A Bookstore That Shines as ‘a Lighthouse of a Free Society’

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TAIPEI, Taiwan — Inside a hushed bookstore in central Taipei one recent night, Ju Lee-wen stood beneath a large black banner that said “Revolution Now!” and raised her fist into the air.

Ms. Ju, a 26-year-old lawyer, is concerned by China’s increasingly authoritarian policies, including harsh new security laws in Hong Kong. She went to Causeway Bay Books, an irreverent shop stocked with volumes critical of the Chinese Communist Party, to show her support for democracy in Hong Kong and Taiwan.

“We have to fight to protect our freedom and our future,” Ms. Ju said.

Causeway Bay Books, which occupies a cramped room on the 10th floor of a drab office building, has in recent weeks become a gathering place for people worried about the future of Taiwan, a self-ruling democracy that China claims as its own. As China’s leaders lead a sweeping crackdown on free speech and activism in Hong Kong, fears are growing that Beijing may move to more aggressively bring Taiwan, too, under its control.

Hundreds of people come to the store each week to peruse books forbidden in the mainland. They pick up exposés on the private lives of China’s leaders, historical accounts of events like the Tiananmen Square massacre and dystopian novels like George Orwell’s “1984.”

One book about China’s powerful leader, Xi Jinping, is titled, “The Zombie Who Rules the Country.”

Standing beneath banners calling for independence for Hong Kong, visitors join in occasional chants of, “Fight for freedom!” On a wall of colorful sticky notes near the front door, they write withering criticisms of China. “Tyranny must die,” says one note.

Causeway Bay Books has become a symbol of Taiwan’s vibrant democracy at a time when the island is trying to promote itself as an alternative to China’s authoritarian system. The president of Taiwan, Tsai Ing-wen, visited recently, as have scores of government workers, students and commentators who are critical of China.

“It’s like a lighthouse of a free society,” said Leo Hong, 38, an employee at a state-owned company who visited one recent night to buy a book of photographs documenting antigovernment protests in Hong Kong last year.

The store straddles the line between mom-and-pop shop and political war room, with delicate floral wallpaper juxtaposed with stark banners declaring, “Free Hong Kong.”

Many people come to catch a glimpse of Lam Wing-kee, the owner and manager, a bookseller from Hong Kong who fled to Taiwan last year. Mr. Lam was one of five booksellers who were abducted by the Chinese authorities in 2015 for selling books critical of the ruling party. He was detained and spent five months in solitary confinement.

“He wants to let Taiwanese people know what kind of regime the Chinese Communist Party is,” said Chen Tsai-neng, 55, a radio show host who visits frequently. Mr. Chen said he often discusses China’s history of authoritarianism with Mr. Lam and other customers.

“He wants to tell people that the Chinese Communist Party and the individuals who are in power behind this cultural tradition are unreliable,” Mr. Chen said.

Mr. Lam opened the Taipei store in April, reviving the name of his old store in Hong Kong. From noon to 9 p.m. each day, he wanders around the store recommending books to customers, slipping out regularly to smoke on a balcony. The store doubles as his home; he sleeps on a bunk bed behind a cashier’s desk.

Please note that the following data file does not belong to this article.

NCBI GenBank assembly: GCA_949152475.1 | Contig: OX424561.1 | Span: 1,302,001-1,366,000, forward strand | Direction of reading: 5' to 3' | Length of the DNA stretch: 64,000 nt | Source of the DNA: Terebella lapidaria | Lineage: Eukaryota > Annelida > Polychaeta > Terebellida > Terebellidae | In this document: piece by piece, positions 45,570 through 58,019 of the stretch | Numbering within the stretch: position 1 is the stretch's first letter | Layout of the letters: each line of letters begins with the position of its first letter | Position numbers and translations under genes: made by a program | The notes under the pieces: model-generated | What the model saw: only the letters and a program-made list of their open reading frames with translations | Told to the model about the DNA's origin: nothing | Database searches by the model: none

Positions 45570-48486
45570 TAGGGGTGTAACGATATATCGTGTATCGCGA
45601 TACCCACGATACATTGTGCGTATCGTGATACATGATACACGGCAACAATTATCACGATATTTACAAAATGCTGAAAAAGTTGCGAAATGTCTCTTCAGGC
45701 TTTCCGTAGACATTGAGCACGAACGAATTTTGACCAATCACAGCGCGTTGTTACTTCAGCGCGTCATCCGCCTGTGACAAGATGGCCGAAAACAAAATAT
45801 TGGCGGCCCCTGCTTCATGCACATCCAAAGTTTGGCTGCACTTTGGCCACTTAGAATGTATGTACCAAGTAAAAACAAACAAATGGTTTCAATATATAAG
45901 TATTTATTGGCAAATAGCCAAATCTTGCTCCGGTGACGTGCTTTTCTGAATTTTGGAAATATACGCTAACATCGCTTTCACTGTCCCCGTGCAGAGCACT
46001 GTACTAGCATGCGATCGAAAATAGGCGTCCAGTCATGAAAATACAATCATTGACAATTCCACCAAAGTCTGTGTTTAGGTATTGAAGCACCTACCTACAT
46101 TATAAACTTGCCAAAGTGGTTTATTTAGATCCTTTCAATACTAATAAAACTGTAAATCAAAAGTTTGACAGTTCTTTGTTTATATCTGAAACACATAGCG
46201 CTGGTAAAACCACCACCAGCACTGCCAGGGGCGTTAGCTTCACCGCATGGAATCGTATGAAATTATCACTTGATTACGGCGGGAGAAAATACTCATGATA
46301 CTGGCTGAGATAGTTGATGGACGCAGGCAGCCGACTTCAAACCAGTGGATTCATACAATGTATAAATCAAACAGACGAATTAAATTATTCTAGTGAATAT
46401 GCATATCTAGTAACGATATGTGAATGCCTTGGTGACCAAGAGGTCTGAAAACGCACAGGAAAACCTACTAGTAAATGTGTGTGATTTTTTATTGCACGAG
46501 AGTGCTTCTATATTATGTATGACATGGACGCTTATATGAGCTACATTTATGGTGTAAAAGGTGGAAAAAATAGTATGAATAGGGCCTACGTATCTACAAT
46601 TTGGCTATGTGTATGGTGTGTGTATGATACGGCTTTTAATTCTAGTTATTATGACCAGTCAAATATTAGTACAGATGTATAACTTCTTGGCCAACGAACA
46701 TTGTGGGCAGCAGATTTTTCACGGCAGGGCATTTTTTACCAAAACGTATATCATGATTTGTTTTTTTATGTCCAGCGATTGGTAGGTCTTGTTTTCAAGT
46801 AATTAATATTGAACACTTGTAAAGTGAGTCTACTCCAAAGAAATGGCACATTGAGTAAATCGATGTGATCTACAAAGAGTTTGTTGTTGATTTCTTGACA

Mr. Lam said he wants the people of Taiwan to have a place where they can reflect on the challenges facing the island, including China’s efforts to isolate it politically.

“Taiwan is unstable right now,” he said. “And one thing is clear: China is giving Taiwan this instability.”

The bookstore has its share of critics. Some believe the selection of books offers a skewed portrait of modern China, focusing too much on negative portrayals.

The store has also ignited debate about whether Taiwan should accept political refugees like Mr. Lam. Ms. Tsai and her governing Democratic Progressive Party have vowed to help more activists from Hong Kong find shelter in Taiwan. Some members of the opposition party, the Kuomintang, believe such a move risks retaliation by Beijing.

Mr. Lam has become a target. In April, shortly before opening the store, two men attacked him with red paint as he walked to a breakfast shop in Taipei. The men were later arrested.

As tensions with the mainland rise, many visitors say they feel a sense of camaraderie at the store, where they discuss issues like military policy and whether Taiwan should seek formal independence, a move that Beijing has long adamantly resisted. Some worry about the possibility of a military conflict in which Taiwan would be caught in the middle, if relations between China and the United States continue to deteriorate.

The Chinese government’s decision in June to impose sweeping national security laws in Hong Kong, giving the authorities broad powers to crack down on a variety of political crimes, has galvanized many Taiwanese to speak out.

“Some think what has been happening in Hong Kong is a glimpse into Taiwan’s future,” said Chen Wei-nung, 36, who works part-time at a public opinion survey company.

The collections of sticky notes near the entrance mimic similar displays created last year by protesters in Hong Kong. There are doodles of Mr. Xi wearing a crown and quotes from Captain America. Ms. Tsai, Taiwan’s leader, left a note during her visit that read, “A free Taiwan supports Hong Kong’s liberty.”

Ms. Ju, the lawyer who visited the store recently, purchased a book on China’s internet controls as well as a history of the Hong Kong protests. Before she left, she stopped to write a message on the wall of sticky notes.

“Freedom forever,” she wrote. “Freedom for Taiwan.”

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